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April 30, 2007

The Descent of Horror

The_descent According to USA Today, "no fewer than 39 fright films have been scheduled for the big screen" in 2007. For the previous three years, "the average was 20."

Studios like horror films because "in most cases, a fright flick costs less than $30 million and easily makes that back in theater and home video revenue." The problem is that what USA Today calls the "glut" of horror films threaten to -- puns definitely intended -- cannibalize each other by eating into each other's audience. The result is disappointing box-office numbers.

It might help if some of the movies were actually, you know, scary. This past weekend, I watched The Descent, which was written and directed by Neil Marshall. Why? At the risk of seeming completely shallow, here goes: the cover, which featured this picture, had long intrigued me, albeit in a bad way. More importantly, it was one of the few blu-ray discs available for rent at my Blockbuster. A good scare in high definition picture and sound, deal me in. Add the superlatives thrown around at IMDb and I figured it was worth a rent.

The Descent is about six women from the British Isles who go caving somewhere in the Appalachian mountains. (The license plates on the rental cars read "North Carolina.") As you can guess, something goes terribly wrong.

Wrong but not particularly scary. The Descent is a textbook example of what Roger Ebert calls "movies that go 'Boo!'" They don't frighten you so much as startle you. You don't feel a sense of menace while watching movies like "The Descent" -- you feel nervous. Eventually, even someone who is as easily startled as I am gets over the nervous feeling as we can predict with 97.3572 percent accuracy when something is going to pop out of the background. (Propeller-head A/V geek aside: one of the advantages of high definition, especially on a properly set up monitor, is that objects in dark areas become more distinct than they usually are in your local multiplex. IOW, I could see the "crawlies" coming.)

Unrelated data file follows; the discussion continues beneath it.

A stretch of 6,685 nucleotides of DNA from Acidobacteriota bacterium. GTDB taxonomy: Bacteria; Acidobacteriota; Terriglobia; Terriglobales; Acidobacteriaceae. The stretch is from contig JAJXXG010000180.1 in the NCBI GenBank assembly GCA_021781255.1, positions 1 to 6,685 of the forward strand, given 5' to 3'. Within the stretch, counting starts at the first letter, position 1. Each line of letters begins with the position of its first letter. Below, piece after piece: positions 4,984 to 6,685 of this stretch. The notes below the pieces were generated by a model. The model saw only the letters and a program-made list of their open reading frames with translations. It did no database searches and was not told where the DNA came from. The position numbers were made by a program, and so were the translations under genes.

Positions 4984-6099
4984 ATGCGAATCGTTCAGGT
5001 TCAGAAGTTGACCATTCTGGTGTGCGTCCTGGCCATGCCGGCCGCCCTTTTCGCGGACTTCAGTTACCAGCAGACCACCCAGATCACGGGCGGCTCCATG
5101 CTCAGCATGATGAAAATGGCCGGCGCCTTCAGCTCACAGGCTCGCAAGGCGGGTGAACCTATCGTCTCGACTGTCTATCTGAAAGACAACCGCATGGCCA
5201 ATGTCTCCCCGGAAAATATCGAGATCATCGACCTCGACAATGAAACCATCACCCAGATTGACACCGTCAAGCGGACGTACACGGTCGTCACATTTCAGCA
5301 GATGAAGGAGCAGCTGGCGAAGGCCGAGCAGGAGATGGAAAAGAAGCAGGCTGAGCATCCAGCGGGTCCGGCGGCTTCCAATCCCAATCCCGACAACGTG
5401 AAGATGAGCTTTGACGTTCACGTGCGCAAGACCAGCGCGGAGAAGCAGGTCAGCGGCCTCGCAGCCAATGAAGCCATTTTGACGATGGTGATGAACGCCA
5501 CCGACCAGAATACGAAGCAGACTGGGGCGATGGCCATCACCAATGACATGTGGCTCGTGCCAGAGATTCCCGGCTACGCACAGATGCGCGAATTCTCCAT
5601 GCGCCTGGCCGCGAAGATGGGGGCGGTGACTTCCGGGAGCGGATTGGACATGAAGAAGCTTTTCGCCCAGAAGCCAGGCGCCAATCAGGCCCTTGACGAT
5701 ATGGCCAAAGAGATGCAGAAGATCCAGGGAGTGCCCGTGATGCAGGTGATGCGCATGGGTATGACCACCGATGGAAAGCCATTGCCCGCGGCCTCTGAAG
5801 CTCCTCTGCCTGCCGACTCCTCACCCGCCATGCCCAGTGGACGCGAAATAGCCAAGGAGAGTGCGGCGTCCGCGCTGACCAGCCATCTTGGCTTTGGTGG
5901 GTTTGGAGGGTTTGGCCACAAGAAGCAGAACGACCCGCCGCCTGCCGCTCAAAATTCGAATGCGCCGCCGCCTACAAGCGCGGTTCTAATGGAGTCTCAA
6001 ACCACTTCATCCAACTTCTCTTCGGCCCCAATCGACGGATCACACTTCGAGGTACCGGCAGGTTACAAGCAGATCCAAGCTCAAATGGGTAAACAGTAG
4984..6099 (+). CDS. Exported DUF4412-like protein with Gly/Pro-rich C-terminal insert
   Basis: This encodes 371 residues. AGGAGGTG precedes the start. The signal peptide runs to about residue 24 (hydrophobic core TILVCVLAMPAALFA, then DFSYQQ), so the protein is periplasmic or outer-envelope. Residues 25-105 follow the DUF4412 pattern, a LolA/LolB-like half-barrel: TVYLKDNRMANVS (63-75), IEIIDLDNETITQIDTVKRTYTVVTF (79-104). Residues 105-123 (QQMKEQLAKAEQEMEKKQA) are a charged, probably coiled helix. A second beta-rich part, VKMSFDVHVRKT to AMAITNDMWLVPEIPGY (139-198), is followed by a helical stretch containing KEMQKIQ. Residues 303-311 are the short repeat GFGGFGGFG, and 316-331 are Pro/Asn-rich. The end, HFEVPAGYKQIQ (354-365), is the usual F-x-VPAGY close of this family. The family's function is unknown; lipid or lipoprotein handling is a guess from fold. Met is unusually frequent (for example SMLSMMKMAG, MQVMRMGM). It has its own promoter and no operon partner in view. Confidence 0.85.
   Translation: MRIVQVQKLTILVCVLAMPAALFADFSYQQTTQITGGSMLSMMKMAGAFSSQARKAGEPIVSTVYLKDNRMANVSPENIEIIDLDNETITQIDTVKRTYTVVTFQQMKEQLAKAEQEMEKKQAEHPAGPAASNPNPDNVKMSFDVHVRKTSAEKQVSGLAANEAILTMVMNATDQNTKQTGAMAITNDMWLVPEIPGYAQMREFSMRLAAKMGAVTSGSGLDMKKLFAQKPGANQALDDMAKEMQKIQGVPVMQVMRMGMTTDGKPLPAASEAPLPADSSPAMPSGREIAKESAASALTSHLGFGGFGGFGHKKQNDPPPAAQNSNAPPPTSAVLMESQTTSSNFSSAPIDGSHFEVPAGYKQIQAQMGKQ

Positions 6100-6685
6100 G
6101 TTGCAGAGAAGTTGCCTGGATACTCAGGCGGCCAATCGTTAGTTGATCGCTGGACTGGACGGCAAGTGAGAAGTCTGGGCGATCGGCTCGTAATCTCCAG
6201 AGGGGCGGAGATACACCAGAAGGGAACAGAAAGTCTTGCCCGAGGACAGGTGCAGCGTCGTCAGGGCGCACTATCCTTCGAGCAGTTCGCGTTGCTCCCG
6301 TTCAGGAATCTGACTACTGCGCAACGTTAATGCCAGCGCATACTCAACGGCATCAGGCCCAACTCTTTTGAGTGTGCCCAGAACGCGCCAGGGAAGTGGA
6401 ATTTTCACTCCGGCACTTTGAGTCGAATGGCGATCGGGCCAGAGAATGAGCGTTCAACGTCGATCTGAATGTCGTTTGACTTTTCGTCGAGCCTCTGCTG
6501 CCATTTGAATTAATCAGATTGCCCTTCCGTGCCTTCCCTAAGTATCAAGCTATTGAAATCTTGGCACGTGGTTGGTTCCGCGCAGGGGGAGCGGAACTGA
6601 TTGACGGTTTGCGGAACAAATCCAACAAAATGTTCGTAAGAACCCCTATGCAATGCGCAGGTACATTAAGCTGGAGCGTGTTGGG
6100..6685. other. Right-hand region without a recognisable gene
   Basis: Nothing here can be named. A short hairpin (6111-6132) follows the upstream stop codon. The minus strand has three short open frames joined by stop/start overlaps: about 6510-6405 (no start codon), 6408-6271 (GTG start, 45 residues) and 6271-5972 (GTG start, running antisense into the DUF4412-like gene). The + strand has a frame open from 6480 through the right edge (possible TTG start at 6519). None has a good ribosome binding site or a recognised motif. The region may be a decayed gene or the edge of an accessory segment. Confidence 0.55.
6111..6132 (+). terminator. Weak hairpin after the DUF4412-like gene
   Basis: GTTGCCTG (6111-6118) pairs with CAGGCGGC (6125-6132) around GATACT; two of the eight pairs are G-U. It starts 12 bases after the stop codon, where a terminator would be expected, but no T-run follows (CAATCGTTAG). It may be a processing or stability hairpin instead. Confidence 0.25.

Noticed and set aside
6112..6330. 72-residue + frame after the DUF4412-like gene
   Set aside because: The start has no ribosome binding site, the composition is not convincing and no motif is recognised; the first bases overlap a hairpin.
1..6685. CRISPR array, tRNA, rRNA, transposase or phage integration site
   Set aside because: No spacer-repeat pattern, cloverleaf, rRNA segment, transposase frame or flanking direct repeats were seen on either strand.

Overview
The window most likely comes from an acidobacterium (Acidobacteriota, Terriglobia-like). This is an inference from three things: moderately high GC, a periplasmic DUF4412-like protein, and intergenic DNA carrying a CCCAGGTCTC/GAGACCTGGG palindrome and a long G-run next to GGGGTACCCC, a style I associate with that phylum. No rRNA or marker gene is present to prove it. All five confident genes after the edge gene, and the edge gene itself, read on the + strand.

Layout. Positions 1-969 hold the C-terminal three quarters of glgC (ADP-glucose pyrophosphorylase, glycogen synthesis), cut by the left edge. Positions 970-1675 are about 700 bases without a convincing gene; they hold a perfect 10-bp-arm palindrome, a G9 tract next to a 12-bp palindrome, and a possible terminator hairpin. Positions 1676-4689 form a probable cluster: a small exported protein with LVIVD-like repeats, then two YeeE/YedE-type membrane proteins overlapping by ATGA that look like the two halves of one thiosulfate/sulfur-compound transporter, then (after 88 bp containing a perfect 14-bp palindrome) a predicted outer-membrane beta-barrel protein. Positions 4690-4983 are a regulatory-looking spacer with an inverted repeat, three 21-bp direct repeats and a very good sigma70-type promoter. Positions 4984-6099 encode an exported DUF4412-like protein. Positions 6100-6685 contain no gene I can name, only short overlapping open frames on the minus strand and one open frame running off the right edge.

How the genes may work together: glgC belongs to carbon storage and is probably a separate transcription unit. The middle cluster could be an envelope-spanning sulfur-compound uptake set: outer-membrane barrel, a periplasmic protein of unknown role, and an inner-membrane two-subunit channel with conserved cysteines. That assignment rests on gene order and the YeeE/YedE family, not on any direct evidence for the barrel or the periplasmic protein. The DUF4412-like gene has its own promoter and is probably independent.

The other thing modern horror does in lieu of frightening us is to try and gross us out. The lead comment at The Descent's IMDb page called it a "magnificent gore fest." "Stupid," "obviously fake," and "desperately over-the-top" is more like it. A recent autopsy on CSI:NY was far more disturbing than anything in The Descent. Special effects are no substitute for genuine horror.

What's especially regrettable about The Descent is that it had the potential to tell a good, maybe even great, horror story. The movie all but tells us that one of the six women had an affair with the lead character's husband and that, in a very real way, what happened in the caves was the result of sin, specifically, sexual transgression.